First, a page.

Do you know of any BRT systems with absolute signal priority at 20 signalized intersections per mile? I doubt any exist. Even on Fordham Road, traffic signal priority is not absolute. (Even ignoring private cars, absolute traffic signal priority on a frequent bus route would wreak havoc on intersecting bus routes.)

Alon Levy January 18, 2010 - 6:46 pm

Monaco has absolute signal priority without BRT, on two-way traffic, with blocks that can be very short. Manhattan actually has one advantage over Monaco: its blocks are all the same length, which makes it easier to do signal timing.

But anyway, good signal priority is based on communication between the bus and the signal system, not on timed signals. A bus in Monaco automatically turns the light ahead of it green, even when it’s off-schedule (which happens a lot – Monaco isn’t Tokyo and buses aren’t trains).

Andrew January 18, 2010 - 10:24 pm

Monaco has 20 signalized intersections per mile?

Traffic signal priority is always based on communication between the bus and the signal system – the timed system in New York covers all vehicular traffic, and it happens to do a decent job on limited bus lines. But traffic signal priority usually doesn’t guarantee that the light will always be green for a bus (that would completely destroy cross traffic, including other buses, including pedestrians waiting to cross the street to reach the bus stop on the other side) – it merely gives the bus a bit of extra priority, perhaps extending a green light that was about to turn yellow, maybe turning a red light green a few seconds early.

Alon Levy January 19, 2010 - 2:14 am

A traffic signal priority system in cities that do it right, i.e. none in North America, does guarantee the light will (almost) always be green for the bus. It turns a red light green, breaking the usual stop cycle; this makes buses faster at the expense of green waves for cars. And yes, Monaco has signalized intersections at short intervals in many parts.

(If you want another example: Toronto more or less gets signal priority right on its streetcars, even at Manhattan block density. The problem with Toronto’s signal priority is that if there’s a station right before an intersection, the light will turn green as the train pulls into the station, which may make it red as the train pulls out.)

rhywun January 16, 2010 - 2:03 am

running transit in one-way pairs is a shitty idea

Hear hear! I was thinking the same thing. I’m a big fan of going back to two-way street. And I totally agree with the idea that the BRT should run down the center of avenues, too. Manhattan’s avenues are easily wide enough to accommodate it, as long as we agree that it doesn’t apply on every single avenue–the way that one-way buses require today.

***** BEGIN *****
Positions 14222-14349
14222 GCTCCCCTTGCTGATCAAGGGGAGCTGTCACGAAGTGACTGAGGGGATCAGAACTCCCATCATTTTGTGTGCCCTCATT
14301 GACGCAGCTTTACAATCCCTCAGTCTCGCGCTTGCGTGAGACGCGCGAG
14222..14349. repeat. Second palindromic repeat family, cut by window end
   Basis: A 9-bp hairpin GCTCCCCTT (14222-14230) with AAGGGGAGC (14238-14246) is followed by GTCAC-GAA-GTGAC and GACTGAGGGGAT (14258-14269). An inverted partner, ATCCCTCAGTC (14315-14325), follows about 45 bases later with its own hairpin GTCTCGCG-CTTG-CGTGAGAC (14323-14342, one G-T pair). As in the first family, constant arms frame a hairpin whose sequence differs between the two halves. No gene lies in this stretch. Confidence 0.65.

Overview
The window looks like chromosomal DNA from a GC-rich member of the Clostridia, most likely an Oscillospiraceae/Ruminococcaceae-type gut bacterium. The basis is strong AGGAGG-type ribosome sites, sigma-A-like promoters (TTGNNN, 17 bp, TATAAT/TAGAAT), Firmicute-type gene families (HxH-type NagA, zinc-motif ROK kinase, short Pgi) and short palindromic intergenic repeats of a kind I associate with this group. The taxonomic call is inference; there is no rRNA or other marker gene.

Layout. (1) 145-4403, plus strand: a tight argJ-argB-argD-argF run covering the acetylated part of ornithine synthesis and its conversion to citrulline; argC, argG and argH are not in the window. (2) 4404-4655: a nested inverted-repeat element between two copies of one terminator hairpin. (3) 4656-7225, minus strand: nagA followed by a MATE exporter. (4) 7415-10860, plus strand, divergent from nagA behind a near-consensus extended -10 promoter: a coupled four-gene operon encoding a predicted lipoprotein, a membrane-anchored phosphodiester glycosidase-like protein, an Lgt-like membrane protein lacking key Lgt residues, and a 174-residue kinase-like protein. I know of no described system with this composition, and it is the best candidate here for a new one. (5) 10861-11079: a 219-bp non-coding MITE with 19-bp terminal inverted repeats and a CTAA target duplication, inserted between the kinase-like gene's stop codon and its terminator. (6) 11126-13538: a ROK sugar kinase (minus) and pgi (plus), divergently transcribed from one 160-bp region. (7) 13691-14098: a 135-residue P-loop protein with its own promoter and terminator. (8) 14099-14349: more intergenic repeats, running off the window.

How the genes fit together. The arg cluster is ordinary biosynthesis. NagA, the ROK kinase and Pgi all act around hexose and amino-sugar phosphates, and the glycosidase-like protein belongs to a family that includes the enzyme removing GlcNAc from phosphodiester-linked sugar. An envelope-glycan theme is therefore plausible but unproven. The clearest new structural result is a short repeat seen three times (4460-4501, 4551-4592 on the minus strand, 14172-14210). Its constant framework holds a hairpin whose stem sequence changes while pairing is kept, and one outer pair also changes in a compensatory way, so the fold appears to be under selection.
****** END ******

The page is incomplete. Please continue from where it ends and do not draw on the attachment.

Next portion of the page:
regofer January 16, 2010 - 1:53 pm

This is Socialism: planners telling the people how they are going to live. But all planned societies lead to tyranny, like soviet Russia, Germany, Italy. It’s anti-democratic, and the beginning of abuses. Can it all.

Benjamin Kabak January 16, 2010 - 1:55 pm

Yeah, man. Adjusting plans in the face of Community Board feedback along with having open forums and various presentations is so socialist.

Wait. No it’s not at all.

Anon January 17, 2010 - 1:58 pm

Socialism has nothing to do with this issue: there is no inherent contradiction between socialism and democracy. You’re both referring to dictatorial communism, which is an entirely different matter.

rhywun January 17, 2010 - 10:54 pm

At the risk of either falling for parody or feeding a troll… the notion that planning of public areas like streets is “socialism” is fringe even for hard-core anti-government types. (The planning of private areas is much more contentious.) The poster seems to be advocating “private streets”, which works well at small scales and behind a gate, but not in the city at large. As for “democracy”, that can be carried to extremes just as tyrannical as true socialism. See “tyranny of the majority”.

petey January 17, 2010 - 11:36 pm

“This is Socialism: planners telling the people how they are going to live.”

as opposed to corporations telling the people how they are going to live. that’s “freedom.”

Ariel January 16, 2010 - 2:14 pm